Mike Pompeo: Trump ready to use force against Turkey ‘if needed’

Pompeo: Trump ready to use force against Turkey ‘if needed’

Secretary Mike Pompeo in Jerusalem  (photo credit: MARC ISRAEL SELLEM)
Secretary Mike Pompeo in Jerusalem
(photo credit: MARC ISRAEL SELLEM)
US Secretary of State Mike Pompeo defended the Trump administration's decision to withdraw US troops from northern Syria but added that if needed, they would be prepared to use military force against Turkey, even though "we prefer peace."
In an interview that aired on CNBC on Monday, Pompeo was asked how the recent move by the administration was consistent with his previous criticism of former US President Barack Obama. In the past, the secretary attacked Obama for failing to act over the violation of the red-line the president himself had drawn against Syrian leader Bashar Assad's use of chemical weapons.
The interviewer Wilfred Frost also quoted to Pompeo a speech he gave saying that "West Point taught me a basic code of integrity: if we commit American prestige to an action our allies depend on us to follow through."
Pompeo claimed that the case was "fundamentally different."
"Turkey didn't — the country that Turkey invaded, they conducted an incursion into, is Syria, a sovereign nation. We worked with Kurdish friends, the SDF up and down the Euphrates River," he responded.
"We jointly took down the threat of the Caliphate of ISIS," Pompeo added. "It was to the benefit of the SDF, it was to the benefit of the United States of America, and indeed, to the benefit of the world. The commitment that we made to work alongside them we completely fulfilled."
He further stated that the US continues to fulfill its commitment to counter ISIS all over the world.
Turkey launched its cross-border offensive on Oct. 9, saying it aimed to set up a roughly 30 km (20 miles) "safe zone" along 440 km of border, driving back Kurdish-led forces and preparing to settle up to 2 million Syrian refugees it currently hosts.
The Turkish offensive, currently halted for a 120-hour pause which expires late on Tuesday, has focused on two Syrian border towns of Tel Abyad and Ras al Ain, which lie roughly in the middle of the border strip Turkey is targeting.
According to the Kurdish authorities, the operation has killed over 215 civilians, including several children.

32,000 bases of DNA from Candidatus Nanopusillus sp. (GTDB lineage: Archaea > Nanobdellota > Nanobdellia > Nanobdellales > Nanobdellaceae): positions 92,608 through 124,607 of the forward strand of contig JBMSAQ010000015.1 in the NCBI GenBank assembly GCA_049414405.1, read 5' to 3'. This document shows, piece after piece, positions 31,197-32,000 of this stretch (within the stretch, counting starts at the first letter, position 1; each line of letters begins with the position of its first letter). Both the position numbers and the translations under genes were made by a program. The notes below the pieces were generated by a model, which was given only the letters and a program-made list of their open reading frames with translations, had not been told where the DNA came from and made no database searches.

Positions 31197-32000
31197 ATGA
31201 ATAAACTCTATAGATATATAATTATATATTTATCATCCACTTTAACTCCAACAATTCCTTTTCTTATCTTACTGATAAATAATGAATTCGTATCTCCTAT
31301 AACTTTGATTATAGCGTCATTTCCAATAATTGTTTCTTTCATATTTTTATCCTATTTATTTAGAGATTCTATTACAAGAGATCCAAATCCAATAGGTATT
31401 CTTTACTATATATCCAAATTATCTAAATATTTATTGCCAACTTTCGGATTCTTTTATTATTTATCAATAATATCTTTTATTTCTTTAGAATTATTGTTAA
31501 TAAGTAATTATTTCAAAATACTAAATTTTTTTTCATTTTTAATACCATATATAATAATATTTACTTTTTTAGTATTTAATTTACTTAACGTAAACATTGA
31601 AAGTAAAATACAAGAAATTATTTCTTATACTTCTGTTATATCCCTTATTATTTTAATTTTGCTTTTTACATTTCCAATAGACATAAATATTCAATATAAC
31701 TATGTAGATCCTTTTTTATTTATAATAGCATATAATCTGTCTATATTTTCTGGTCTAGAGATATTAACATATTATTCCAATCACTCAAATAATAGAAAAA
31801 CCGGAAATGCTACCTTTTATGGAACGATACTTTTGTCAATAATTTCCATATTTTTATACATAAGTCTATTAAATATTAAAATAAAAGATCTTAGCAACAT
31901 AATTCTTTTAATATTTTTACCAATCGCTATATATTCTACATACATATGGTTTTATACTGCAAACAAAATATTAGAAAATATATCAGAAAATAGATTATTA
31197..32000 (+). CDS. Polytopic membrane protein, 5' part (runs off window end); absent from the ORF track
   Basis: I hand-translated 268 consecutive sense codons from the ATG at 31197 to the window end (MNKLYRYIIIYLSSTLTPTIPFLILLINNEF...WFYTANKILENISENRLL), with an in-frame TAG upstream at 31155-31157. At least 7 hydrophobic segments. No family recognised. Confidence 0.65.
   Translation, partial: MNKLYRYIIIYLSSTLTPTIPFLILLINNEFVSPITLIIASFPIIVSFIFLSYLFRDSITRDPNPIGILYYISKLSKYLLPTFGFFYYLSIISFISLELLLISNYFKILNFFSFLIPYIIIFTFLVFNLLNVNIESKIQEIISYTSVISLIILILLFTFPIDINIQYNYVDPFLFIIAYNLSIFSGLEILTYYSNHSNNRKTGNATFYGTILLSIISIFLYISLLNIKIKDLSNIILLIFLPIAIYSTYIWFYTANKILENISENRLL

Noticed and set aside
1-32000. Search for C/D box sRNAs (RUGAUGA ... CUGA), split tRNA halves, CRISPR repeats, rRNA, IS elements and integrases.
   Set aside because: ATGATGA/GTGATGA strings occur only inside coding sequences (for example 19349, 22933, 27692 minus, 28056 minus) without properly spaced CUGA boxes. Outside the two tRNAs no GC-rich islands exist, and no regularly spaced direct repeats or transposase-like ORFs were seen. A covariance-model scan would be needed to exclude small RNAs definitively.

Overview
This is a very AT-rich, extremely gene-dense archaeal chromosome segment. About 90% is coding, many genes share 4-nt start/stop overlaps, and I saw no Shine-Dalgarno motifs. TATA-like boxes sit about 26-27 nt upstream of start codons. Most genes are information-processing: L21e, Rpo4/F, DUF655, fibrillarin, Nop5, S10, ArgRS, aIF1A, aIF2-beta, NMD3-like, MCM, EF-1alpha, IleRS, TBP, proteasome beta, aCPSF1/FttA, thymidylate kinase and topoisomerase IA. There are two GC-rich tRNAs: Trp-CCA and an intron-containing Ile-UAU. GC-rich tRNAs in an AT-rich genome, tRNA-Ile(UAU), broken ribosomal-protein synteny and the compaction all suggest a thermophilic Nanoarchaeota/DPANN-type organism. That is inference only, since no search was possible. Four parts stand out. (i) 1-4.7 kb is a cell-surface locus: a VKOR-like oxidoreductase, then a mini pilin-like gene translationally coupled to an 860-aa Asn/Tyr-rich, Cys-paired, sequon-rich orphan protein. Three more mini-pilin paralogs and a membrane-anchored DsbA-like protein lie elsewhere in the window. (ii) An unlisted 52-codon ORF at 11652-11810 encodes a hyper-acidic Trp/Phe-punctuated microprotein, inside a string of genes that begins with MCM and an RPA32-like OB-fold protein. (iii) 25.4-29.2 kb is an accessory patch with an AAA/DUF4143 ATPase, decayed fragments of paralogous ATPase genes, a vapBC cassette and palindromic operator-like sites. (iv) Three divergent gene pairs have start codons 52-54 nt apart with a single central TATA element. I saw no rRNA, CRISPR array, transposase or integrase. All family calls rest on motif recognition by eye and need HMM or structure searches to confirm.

Pompeo said that Turkey's incursion happened against Trump's wishes and that the US entered into a conversation with Ankara to "reduce the risk to the very people you suggested we somehow abandoned."
When asked whether the Kurds are not a sovereign nation meant that their land and their lives could be sacrificed, Pompeo said that the work that they did aimed precisely at the opposite result, and that he was "fully convinced that that work saved lives."
"Not only the lives of the [Syrian Democratic Forces] fighters, but the ethnic minorities in the region," Pompeo added.
The secretary did not enter into details of what it would take for Washington to use military force against Turkey, a NATO member. He said that their preference goes to economic and diplomatic powers, but they would nonetheless e ready also to resume to force. 
"We prefer peace to war," Pompeo told CNBC. "But in the event that kinetic action or military action is needed, you should know that President Trump is fully prepared to undertake that action."
Pompeo said that being partners in NATO did not mean to be consistent with what America wishes. He brought the position on Iran and the nuclear deal as an example.
"You have seen NATO partners taking a very different approach to the JCPOA, the Iran nuclear deal. We think it's terrible. Three of our closest friends chose a different path. It doesn't mean that you break off a relationship."
 
Reuters contributed to this report.